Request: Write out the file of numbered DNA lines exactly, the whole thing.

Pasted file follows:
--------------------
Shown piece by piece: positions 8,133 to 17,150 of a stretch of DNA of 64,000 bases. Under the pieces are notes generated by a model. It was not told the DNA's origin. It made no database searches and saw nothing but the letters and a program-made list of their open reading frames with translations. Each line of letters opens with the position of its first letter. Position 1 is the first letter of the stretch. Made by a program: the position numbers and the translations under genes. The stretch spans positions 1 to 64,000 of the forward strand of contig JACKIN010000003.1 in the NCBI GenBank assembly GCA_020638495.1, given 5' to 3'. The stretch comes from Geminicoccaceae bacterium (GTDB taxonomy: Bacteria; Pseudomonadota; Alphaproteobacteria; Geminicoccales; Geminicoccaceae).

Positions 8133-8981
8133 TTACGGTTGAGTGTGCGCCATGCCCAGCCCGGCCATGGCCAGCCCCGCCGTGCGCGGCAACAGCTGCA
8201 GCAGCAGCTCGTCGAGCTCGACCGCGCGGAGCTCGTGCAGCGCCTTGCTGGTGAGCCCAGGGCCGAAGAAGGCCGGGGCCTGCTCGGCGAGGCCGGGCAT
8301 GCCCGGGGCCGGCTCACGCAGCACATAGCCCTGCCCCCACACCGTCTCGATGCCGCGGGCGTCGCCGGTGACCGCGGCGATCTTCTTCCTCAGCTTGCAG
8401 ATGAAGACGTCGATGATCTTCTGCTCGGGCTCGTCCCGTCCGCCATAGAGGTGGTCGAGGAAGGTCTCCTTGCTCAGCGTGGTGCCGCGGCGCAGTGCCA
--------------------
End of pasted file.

Shown piece by piece: positions 8,133 to 17,150 of a stretch of DNA of 64,000 bases. Under the pieces are notes generated by a model. It was not told the DNA's origin. It made no database searches and saw nothing but the letters and a program-made list of their open reading frames with translations. Each line of letters opens with the position of its first letter. Position 1 is the first letter of the stretch. Made by a program: the position numbers and the translations under genes. The stretch spans positions 1 to 64,000 of the forward strand of contig JACKIN010000003.1 in the NCBI GenBank assembly GCA_020638495.1, given 5' to 3'. The stretch comes from Geminicoccaceae bacterium (GTDB taxonomy: Bacteria; Pseudomonadota; Alphaproteobacteria; Geminicoccales; Geminicoccaceae).

Positions 8133-8981
8133 TTACGGTTGAGTGTGCGCCATGCCCAGCCCGGCCATGGCCAGCCCCGCCGTGCGCGGCAACAGCTGCA
8201 GCAGCAGCTCGTCGAGCTCGACCGCGCGGAGCTCGTGCAGCGCCTTGCTGGTGAGCCCAGGGCCGAAGAAGGCCGGGGCCTGCTCGGCGAGGCCGGGCAT
8301 GCCCGGGGCCGGCTCACGCAGCACATAGCCCTGCCCCCACACCGTCTCGATGCCGCGGGCGTCGCCGGTGACCGCGGCGATCTTCTTCCTCAGCTTGCAG
8401 ATGAAGACGTCGATGATCTTCTGCTCGGGCTCGTCCCGTCCGCCATAGAGGTGGTCGAGGAAGGTCTCCTTGCTCAGCGTGGTGCCGCGGCGCAGTGCCA